Sarah Rumbaugh is all of 30 years old, and part of a generation that, as she puts it, “will struggle to do as well as our parents, no matter how well-educated or how hard-working we are.”
So, at the helm of her own tech startup, Relish (operator of RelishCareers.com), she’s taken Sheryl Sandberg’s advice to “lean in” under advisement, but with her own set of internal reservations.
Last week, in between work trips to New Orleans and Miami, Rumbaugh closed on the acquisition of a competitor of sorts, Chicago-based TransparentCareers.com.
“If anything, I envisioned us being acquired by somebody,” Rumbaugh said in a quick interview before she raced off to Miami. “Never did I think we would acquire another company.”
Back in March, Rumbaugh heard that TransparentCareer.com, a Glassdoor.com-type of startup incubated at the University of Chicago’s b-school, was looking to be acquired. She chatted with the founders a couple of times over the course of March and April, then engaged the Charlottesville office of Woods Rogers PLC to look under Transparent’s hood (or “open their kimonos,” or whatever other cliché you prefer for the due diligence review of a company’s financials and business processes).
Satisfied with what they saw, Rumbaugh and her cofounder, Zach Mayo, acquired the company in exchange for an undisclosed percentage of Relish’s shares.
In our interview, we talked about how Rumbaugh thinks about risk — both personally and professionally. She acknowledges that acquiring another company layers some additional risk on top of the gamble she is taking by starting her own company instead of pursuing the corporate career paths that so many fellow MBA graduates follow.
“But that path is a risk, too. It’s strong, financially-speaking, but it doesn’t give you independence or flexibility in raising a family or trying new things,” Rumbaugh said. “If Bill Gates or Steve Jobs did a quantifiable spreadsheet about whether they should have started Microsoft or Apple, the answer would have been no. You can’t quantify what makes you happy.”
For a moment, Rumbaugh borrowed from the Darden-born idea of “effectuation,” a framework for making business decisions amidst uncertainty. “It helps me to put all the risks in a box,” she said. “Once I know all the possible outcomes, and what my ‘affordable loss’ is, the feeling of risk really goes away.”
To be fair, the box of risks she described still sound pretty perilous.
“If this path doesn’t work out for me, I’ll have less savings and I’ll have missed out on my 20s and potentially waited too long to have a child,” she said, while one of her adopted Viszlas nuzzled near her desk.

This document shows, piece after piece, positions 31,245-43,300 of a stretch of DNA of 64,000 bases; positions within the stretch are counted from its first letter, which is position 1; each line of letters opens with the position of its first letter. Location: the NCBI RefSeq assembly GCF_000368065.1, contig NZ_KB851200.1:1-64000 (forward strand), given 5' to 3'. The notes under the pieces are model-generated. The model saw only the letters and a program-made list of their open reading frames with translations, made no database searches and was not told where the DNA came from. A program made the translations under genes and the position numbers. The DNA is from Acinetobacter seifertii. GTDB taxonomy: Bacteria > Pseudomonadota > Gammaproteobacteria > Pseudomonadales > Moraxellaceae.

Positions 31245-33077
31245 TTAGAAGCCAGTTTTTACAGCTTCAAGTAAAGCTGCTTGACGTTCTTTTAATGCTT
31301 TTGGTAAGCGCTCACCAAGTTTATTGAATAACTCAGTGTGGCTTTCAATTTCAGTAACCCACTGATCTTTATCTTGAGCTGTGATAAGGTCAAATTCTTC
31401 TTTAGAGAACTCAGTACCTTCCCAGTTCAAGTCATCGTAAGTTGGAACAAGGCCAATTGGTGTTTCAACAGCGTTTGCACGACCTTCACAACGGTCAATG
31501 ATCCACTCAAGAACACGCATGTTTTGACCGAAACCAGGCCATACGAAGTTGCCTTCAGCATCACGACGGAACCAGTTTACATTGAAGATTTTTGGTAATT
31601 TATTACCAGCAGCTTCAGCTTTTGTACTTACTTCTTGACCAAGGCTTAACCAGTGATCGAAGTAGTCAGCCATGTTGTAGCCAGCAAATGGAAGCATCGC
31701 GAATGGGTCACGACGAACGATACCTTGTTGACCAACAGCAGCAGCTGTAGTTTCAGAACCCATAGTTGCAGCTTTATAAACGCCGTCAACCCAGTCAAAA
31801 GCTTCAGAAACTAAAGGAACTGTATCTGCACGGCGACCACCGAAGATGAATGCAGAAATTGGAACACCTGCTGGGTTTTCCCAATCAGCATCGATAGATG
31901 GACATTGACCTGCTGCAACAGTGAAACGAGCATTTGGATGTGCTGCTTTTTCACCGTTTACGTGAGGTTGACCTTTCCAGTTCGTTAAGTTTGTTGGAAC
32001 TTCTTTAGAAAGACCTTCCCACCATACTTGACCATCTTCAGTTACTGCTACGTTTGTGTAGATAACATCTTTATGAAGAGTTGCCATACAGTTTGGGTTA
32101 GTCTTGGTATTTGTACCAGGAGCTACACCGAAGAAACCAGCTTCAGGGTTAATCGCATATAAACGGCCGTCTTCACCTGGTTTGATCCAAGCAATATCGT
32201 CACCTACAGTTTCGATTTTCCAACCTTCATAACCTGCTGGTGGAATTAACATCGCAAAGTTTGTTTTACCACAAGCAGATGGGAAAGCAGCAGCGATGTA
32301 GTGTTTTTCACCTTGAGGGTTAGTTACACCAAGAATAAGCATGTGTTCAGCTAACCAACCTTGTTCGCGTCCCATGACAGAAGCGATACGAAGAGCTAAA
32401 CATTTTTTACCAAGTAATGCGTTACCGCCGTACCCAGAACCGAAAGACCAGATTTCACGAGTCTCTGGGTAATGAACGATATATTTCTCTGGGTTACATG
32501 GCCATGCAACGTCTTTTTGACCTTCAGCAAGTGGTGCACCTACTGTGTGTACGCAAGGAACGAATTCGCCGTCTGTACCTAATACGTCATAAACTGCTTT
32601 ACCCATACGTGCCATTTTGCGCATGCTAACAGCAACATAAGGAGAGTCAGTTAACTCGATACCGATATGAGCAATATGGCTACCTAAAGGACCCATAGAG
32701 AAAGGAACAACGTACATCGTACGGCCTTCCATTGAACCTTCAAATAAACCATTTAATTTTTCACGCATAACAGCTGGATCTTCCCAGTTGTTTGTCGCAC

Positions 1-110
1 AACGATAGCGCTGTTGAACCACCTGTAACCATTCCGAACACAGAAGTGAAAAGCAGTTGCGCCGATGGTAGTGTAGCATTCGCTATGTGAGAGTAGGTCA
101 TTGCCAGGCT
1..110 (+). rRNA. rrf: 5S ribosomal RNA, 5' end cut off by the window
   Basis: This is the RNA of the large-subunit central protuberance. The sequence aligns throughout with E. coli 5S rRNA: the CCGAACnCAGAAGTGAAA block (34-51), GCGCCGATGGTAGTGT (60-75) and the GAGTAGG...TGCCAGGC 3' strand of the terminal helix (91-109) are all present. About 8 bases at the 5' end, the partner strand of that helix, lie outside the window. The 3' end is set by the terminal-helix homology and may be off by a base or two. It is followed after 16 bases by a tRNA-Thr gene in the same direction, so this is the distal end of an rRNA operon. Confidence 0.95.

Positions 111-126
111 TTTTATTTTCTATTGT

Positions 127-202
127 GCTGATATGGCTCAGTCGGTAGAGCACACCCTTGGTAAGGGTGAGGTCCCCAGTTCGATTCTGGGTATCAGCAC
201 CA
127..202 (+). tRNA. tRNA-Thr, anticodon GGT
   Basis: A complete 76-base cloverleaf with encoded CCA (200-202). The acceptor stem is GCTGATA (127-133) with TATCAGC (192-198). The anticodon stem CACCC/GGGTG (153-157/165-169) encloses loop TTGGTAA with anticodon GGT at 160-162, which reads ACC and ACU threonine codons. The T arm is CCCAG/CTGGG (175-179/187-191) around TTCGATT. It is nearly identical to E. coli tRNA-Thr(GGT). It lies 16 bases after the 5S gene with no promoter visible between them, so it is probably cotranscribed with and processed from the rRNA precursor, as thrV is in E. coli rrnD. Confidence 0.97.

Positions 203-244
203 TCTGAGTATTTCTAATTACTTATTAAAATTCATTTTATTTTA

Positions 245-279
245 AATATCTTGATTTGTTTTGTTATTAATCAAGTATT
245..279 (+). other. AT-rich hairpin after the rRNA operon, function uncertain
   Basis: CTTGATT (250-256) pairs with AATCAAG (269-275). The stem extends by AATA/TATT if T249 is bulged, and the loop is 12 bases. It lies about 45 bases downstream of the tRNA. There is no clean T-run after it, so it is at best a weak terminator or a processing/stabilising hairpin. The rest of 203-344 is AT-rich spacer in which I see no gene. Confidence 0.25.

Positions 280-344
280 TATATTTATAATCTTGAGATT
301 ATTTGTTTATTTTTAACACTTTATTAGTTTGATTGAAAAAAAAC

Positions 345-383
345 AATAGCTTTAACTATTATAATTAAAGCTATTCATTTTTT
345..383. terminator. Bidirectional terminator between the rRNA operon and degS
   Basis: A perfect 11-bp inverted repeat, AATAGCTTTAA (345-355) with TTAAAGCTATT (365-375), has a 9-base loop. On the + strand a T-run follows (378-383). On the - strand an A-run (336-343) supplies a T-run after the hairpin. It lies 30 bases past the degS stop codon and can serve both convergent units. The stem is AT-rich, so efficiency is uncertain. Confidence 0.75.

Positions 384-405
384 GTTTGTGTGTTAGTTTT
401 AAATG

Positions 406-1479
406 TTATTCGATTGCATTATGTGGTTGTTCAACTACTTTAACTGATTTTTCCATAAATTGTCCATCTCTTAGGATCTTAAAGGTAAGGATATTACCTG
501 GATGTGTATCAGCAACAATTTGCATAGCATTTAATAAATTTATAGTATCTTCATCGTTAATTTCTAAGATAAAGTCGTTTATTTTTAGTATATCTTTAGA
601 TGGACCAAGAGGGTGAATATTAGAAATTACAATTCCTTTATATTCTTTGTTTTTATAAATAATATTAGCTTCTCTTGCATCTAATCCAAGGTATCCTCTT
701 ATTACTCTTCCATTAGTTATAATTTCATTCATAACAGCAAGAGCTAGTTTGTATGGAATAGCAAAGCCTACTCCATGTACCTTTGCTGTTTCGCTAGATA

Right now, she said, although she rejects the “premise” of Sandberg’s tome — “she’s saying it’s OK to work 15 hours a day and hire a babysitter to take care of your kids” — Rumbaugh is willing to do whatever it takes to build her company.
She’ll spend the next 12 months figuring out whether and how to integrate Relish and Transparent’s operations and branding. After that, she’ll figure out her personal path.
Another group of young local upstarts — which includes a former Woods Rogers associate, coincidentally — just landed a $200,000 round of seed funding for their tech startup, Totem Systems.
The undisclosed investor received a 10 percent stake in the company.
The Woods Rogers connection is COO PJ Harris, who graduated from the University of Virginia School of Law just two years ago. Harris and a couple of co-founders created their first startup, RouteMine — which created custom running and biking routes based on your previous routes — during the summer after his first year of law school at the UVa i.Lab.
He cofounded Totem Systems the following summer, along with Kyle Matthews, Danny O’Donnell and Alan Wei (the CEO, who also co-founded RouteMine).
Totem’s software helps nonprofits manage fundraising, events, social media and volunteer efforts. The name was chosen because a totem pole is a symbol of collective identity and the idea that we are all more compelling, more complete and more powerful together. (To wit: Donald Trump apparently reversed course on his family-separation policy after just days of collective uproar.)
Harris announced the deal on Facebook, noting that it closed the same day Monticello opened six new exhibits featuring the lives of Jefferson’s enslaved families. Harris's great-great-great grandmother, Eliza Coleman, was a slave at Monticello, he wrote.